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Participatory Paradoxes: Diverse Democracies and Issues of Inclusion

Sat, September 2, 12:00 to 1:30pm PDT (12:00 to 1:30pm PDT), Virtual, Virtual 20

Session Submission Type: Created Panel

Session Description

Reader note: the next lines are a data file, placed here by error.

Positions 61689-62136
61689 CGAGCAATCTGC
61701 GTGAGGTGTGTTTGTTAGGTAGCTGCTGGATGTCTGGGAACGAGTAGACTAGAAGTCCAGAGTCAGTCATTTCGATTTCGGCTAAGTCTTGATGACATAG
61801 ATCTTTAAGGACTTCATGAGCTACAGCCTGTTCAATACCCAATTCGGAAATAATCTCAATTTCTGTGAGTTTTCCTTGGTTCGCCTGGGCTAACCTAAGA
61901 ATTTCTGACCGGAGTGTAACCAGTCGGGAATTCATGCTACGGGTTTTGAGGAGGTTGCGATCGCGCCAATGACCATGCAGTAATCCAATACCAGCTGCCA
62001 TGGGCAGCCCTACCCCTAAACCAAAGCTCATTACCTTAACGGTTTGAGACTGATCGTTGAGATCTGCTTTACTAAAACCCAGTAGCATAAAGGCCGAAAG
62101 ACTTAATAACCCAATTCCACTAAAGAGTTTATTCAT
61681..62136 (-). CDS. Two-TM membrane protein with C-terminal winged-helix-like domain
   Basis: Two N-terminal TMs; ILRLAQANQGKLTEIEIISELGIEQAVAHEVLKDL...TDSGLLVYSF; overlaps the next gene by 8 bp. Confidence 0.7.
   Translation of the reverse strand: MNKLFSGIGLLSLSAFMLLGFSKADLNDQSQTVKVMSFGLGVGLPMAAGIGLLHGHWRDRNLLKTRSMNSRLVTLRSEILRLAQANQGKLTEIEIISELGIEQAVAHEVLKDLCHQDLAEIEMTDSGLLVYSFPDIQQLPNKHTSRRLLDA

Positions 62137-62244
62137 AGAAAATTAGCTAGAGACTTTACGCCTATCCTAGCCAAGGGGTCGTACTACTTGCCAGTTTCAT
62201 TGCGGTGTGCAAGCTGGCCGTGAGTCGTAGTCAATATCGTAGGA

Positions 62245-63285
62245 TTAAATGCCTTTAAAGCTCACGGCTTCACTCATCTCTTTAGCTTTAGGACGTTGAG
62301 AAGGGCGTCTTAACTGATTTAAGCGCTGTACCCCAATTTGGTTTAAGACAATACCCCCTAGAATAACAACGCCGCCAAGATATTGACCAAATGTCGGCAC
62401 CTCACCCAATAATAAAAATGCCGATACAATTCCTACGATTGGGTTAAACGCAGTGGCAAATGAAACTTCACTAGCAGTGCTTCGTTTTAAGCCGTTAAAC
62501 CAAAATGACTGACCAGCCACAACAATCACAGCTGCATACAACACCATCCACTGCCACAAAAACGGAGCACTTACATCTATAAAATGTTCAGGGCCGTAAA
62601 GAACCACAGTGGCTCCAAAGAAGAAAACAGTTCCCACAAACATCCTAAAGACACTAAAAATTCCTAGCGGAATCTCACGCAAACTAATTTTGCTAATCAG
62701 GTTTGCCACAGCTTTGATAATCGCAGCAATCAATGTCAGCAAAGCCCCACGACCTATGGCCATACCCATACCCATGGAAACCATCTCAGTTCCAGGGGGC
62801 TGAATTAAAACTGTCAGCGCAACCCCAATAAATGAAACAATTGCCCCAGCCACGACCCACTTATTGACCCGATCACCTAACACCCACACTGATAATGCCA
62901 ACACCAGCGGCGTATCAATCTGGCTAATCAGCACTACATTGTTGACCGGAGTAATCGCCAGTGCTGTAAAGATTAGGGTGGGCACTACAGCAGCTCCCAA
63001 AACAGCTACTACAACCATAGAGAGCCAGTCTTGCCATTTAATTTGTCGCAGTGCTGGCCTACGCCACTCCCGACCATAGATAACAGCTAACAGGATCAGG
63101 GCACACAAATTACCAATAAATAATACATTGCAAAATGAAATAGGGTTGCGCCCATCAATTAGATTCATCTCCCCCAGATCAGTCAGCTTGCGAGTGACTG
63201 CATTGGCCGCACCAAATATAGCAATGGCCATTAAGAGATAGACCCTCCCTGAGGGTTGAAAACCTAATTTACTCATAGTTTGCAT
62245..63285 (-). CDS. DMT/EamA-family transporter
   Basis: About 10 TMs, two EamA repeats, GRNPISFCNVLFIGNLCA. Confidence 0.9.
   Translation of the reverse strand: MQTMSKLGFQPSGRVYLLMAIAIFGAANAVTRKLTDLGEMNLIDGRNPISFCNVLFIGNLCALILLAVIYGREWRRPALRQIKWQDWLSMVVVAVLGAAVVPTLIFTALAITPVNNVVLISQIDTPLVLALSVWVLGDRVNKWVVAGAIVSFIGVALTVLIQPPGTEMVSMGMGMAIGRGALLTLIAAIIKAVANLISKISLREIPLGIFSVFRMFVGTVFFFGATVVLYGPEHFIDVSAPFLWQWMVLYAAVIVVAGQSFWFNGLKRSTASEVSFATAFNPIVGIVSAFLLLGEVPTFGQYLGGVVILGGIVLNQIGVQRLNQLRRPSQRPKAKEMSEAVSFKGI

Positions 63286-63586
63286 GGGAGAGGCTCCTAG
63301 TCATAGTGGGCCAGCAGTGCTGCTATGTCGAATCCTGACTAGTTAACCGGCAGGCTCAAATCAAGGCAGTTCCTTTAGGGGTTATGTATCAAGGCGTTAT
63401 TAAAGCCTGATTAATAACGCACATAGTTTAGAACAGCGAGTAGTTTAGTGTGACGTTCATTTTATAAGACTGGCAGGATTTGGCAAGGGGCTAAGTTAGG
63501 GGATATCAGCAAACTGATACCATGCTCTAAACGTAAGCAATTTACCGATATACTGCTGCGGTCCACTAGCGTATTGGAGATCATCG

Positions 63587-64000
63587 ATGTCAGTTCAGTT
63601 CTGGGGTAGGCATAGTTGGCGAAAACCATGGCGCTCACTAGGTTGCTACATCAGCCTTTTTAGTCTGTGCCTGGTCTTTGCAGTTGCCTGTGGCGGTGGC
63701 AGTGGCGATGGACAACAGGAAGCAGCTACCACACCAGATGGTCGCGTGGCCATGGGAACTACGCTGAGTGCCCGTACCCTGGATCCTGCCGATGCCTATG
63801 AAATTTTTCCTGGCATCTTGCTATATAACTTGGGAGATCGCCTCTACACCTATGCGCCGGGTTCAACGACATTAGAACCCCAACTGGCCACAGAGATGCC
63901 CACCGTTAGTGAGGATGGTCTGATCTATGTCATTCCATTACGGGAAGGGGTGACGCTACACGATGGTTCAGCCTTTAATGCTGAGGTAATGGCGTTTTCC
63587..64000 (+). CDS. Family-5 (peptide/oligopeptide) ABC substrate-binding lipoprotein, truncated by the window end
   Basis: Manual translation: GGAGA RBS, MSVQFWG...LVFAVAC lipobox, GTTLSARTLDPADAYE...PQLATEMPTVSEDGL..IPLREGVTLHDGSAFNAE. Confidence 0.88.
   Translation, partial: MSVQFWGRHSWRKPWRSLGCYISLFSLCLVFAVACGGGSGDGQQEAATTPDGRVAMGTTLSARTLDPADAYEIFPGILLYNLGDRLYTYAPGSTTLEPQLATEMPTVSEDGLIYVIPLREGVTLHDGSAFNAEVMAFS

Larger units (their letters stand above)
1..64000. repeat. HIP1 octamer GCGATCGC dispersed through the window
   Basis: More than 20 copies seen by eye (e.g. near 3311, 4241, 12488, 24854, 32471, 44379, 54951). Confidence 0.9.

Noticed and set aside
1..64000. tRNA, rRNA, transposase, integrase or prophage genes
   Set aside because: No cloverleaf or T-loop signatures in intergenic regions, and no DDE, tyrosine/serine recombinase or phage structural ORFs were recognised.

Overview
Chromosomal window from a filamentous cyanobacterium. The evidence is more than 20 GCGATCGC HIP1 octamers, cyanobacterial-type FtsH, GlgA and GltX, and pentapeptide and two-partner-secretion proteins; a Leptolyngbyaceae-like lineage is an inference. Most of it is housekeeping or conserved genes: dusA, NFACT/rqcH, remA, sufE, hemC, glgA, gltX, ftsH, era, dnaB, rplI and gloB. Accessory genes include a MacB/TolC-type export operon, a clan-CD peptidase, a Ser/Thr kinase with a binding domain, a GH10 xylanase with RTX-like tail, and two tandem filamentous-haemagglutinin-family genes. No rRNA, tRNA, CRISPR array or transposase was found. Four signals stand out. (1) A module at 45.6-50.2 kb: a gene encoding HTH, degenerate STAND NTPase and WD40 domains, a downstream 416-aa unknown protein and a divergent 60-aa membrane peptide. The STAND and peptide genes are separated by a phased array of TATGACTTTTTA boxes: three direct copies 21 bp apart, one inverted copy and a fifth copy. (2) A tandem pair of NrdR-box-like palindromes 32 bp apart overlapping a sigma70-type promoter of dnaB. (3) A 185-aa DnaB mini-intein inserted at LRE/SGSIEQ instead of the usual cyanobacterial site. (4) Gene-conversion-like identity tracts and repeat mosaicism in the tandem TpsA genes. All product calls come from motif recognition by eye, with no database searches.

While democratic systems of government necessarily entail some form of rule by the ‘people’, political participation is unequal and political power is unevenly distributed within diverse societies. Established institutions and the decisions they produce routinely favour some groups and marginalise others. This discrepancy between democratic ideals and realities has been long recognised through the study of representative institutions, and has contributed to growing scholarly interest in the potential for participatory and deliberative processes to promote more inclusive political decision-making. Recognising the paradoxes that often characterise issues of participation, this panel aims to critically evaluate possible pathways towards greater inclusion in diverse democracies. While referendums open up decision-making to all voters, do these majoritarian tools inevitably lead to outcomes that undermine the interests of minorities? While deliberative forums may broaden opportunities for more consensual forms of participation, do they simply privilege groups which already dominate other aspects of political life? While the unrepresentative nature of representative institutions has regularly been highlighted, what forms of under-representation should receive particular attention? And in the very study of democracy itself, how can we make the process of democratic theorizing more inclusive? This panel addresses these distinct yet connected issues through a combination of normative and empirical approaches.

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